The medical condition specified for the vulvar vestibule or vulva is referred to as vulvar vestibulitis. It belongs a class of disorders that afflict the female genitalia, which are collectively known as vulvodynia or vestibulodynia, which literally means "pain of the vulva." Chronic pain is the defining symptom of vulvar vestibulitis, which is often characterized by a burning, itching, stinging, or sharp, throbbing sensation. The frequency of the pain varies from one case to another; it may occur only during sexual intercourse, appear and disappear with irregularity, or remain constant. In some instances, the pain may spread from the vulvar vestibule to other areas of the female genital organs such as the clitoris; the more specific term for this is clitorodynia.

The cause of vulvodynia in general has not yet been determined. Medical researchers theorize that autoimmune disorders, propensity to develop allergy and inflammation, nerve defects in the vagina, history of sexual abuse, and unsuccessful genital surgery are some of the disease’s possible causes. Diagnosis of vulvar vestibulitis is typically difficult, not just because so little is known of its nature, but also because the symptoms are not easy to discern and pain is sometimes attributed to psychological orientation or the first few instances of sexual intercourse.

The Health Board is dedicated to providing accurate and trustworthy information. We carefully select reputable sources and employ a rigorous fact-checking process to maintain the highest standards. To learn more about our commitment to accuracy, read our editorial process.

Discussion Comments

By SarahSon — On Dec 10, 2011

This is a subject that many women feel uncomfortable talking about - even with their doctor.

I have a history of allergies and always seem to have something weird going on in my body. When I first started having these sharp pains, I just dismissed it thinking they would go away on their own.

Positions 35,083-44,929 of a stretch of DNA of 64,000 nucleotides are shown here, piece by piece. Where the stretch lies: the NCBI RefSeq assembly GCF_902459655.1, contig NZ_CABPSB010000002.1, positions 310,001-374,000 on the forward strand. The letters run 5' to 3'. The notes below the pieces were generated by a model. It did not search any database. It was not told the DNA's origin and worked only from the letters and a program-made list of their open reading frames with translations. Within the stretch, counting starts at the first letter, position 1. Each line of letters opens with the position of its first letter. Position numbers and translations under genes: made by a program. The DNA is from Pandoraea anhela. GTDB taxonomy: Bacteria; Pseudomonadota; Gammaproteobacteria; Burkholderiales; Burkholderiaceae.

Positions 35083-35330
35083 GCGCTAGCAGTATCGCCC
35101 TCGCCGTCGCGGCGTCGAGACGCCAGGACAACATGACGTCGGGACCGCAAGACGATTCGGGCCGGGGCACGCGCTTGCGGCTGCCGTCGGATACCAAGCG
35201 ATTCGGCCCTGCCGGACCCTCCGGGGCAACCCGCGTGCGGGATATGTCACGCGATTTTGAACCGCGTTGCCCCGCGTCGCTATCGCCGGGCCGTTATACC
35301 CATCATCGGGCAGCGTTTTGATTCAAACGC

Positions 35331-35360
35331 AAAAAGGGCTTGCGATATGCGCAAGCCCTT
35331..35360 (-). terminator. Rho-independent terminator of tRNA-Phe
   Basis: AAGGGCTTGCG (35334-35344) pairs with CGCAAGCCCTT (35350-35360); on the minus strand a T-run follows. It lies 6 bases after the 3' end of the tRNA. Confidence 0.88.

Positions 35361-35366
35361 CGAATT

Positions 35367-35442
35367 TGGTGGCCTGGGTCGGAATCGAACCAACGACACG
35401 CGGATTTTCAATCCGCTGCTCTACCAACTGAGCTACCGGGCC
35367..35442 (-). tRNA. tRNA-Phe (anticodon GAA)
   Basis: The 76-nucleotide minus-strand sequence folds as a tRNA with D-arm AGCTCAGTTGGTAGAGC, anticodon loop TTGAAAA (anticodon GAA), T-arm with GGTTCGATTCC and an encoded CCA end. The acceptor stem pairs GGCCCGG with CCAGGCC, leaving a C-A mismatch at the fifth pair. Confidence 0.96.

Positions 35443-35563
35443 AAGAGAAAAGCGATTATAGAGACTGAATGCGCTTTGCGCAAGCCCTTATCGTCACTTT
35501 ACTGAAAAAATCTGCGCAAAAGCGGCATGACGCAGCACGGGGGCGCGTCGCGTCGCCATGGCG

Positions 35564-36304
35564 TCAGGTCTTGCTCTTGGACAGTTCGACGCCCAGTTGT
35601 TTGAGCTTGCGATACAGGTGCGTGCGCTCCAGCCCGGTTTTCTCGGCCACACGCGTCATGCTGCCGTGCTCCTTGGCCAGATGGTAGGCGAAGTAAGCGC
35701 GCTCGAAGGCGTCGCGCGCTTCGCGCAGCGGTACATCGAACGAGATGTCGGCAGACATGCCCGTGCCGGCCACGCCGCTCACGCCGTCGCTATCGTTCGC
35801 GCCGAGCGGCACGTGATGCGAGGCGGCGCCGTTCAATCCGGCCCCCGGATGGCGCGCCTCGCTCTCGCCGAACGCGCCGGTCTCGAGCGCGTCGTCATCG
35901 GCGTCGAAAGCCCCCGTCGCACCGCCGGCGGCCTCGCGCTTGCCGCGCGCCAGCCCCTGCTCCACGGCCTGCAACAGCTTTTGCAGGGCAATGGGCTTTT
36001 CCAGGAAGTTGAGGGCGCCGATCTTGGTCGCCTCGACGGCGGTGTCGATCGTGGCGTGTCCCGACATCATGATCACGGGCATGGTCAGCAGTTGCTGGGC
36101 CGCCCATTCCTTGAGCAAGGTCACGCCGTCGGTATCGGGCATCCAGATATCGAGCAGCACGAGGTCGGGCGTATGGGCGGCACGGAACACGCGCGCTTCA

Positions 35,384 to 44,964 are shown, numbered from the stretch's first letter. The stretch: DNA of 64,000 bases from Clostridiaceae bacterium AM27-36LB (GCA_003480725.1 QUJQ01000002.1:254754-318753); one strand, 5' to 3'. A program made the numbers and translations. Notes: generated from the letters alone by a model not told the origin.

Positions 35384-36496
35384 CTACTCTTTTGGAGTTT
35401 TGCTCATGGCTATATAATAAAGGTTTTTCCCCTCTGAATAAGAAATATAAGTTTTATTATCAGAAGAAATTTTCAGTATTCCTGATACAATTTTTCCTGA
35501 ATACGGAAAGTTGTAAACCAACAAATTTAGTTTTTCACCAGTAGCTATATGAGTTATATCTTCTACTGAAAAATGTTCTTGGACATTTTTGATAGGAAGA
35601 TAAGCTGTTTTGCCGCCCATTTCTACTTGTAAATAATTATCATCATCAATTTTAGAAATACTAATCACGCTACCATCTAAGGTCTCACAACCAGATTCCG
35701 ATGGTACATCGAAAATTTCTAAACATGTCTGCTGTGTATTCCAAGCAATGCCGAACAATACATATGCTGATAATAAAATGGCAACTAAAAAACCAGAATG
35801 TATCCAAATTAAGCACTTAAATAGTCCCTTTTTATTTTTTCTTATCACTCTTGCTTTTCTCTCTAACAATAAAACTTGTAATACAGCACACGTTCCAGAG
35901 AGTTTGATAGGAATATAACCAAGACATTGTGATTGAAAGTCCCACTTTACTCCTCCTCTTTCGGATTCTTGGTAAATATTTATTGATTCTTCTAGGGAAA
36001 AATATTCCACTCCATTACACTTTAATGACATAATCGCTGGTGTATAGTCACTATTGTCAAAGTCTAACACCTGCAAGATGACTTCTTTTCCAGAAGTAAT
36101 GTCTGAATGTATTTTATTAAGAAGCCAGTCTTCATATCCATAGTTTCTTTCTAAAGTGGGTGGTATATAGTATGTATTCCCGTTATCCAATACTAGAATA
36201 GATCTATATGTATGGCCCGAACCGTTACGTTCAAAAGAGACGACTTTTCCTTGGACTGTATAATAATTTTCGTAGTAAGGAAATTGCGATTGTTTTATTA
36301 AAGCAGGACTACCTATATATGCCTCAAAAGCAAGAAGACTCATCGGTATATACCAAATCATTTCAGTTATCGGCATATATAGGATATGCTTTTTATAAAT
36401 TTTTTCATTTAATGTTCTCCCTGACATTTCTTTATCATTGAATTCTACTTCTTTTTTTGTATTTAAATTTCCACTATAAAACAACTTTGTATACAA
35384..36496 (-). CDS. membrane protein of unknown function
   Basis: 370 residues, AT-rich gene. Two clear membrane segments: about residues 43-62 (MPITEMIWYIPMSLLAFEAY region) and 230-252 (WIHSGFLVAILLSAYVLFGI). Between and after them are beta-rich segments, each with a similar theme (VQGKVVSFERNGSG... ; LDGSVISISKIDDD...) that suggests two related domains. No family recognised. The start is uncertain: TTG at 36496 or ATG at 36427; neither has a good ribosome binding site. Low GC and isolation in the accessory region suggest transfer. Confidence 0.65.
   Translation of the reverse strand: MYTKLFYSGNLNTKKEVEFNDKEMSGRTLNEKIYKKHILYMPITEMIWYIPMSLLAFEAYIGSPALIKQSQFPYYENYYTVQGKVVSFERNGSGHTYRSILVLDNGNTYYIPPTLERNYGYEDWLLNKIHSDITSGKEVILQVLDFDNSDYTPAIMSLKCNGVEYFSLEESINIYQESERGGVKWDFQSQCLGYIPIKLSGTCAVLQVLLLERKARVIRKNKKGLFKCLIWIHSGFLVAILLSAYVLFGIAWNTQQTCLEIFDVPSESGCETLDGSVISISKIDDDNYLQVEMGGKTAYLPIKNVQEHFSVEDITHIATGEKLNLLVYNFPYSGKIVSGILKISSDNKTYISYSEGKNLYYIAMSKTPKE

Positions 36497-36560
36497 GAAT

I finally went to the doctor thinking I had a urinary tract infection, but he diagnosed it as vulvar vestibulitis.

I had never heard of it before and wondered how I got something like that. He said in my case it was probably something to do with my allergies.

Medication did clear it up, but if I get pains like that again, I won't wait so long to have it checked out.

By andee — On Dec 09, 2011

@Oceana - I have had my share of urinary tract infections, and many of the symptoms are very similar. I can't say this has been the cause of any of my urinary tract infections, but it could play a role in it.

The main cause for my vulvar vestibulitis is from my lupus, which is an auto immune disease. I really think all of this must be related in some way, because I never seemed to have any of these symptoms or problems before I got the lupus.

Whatever the cause, it is certainly not pleasant. Even though my pains don't usually last very long, they are really painful when they happen.

By Oceana — On Dec 09, 2011

Has anyone ever experienced vulvar vestibulitis because of a urinary tract infection? I had both at once, and my doctor said they were related.

My bladder started cramping, and I would get the strong urge to urinate. It happened more than once an hour, so I knew something wasn't right.

Shortly after that, my vulva began to ache and itch. I had double the misery!

My doctor gave me antibiotics for the infection, and she told me to start drinking cranberry juice to prevent further flare-ups. She also gave me a cleansing bottle, so that I could wash off my vulva with water every time I urinated. This would keep the urine from further irritating my vulva while they healed.

I thought it was so strange that the two conditions went together. I never knew that my own urine could irritate my body so much!

By wavy58 — On Dec 08, 2011

I had vulvar vestibulitis for awhile, and it made me absolutely miserable. Riding a bike was out of the question because of the pain, and I could not even wear tight pants. Inserting a tampon hurt so much that I switched to pads.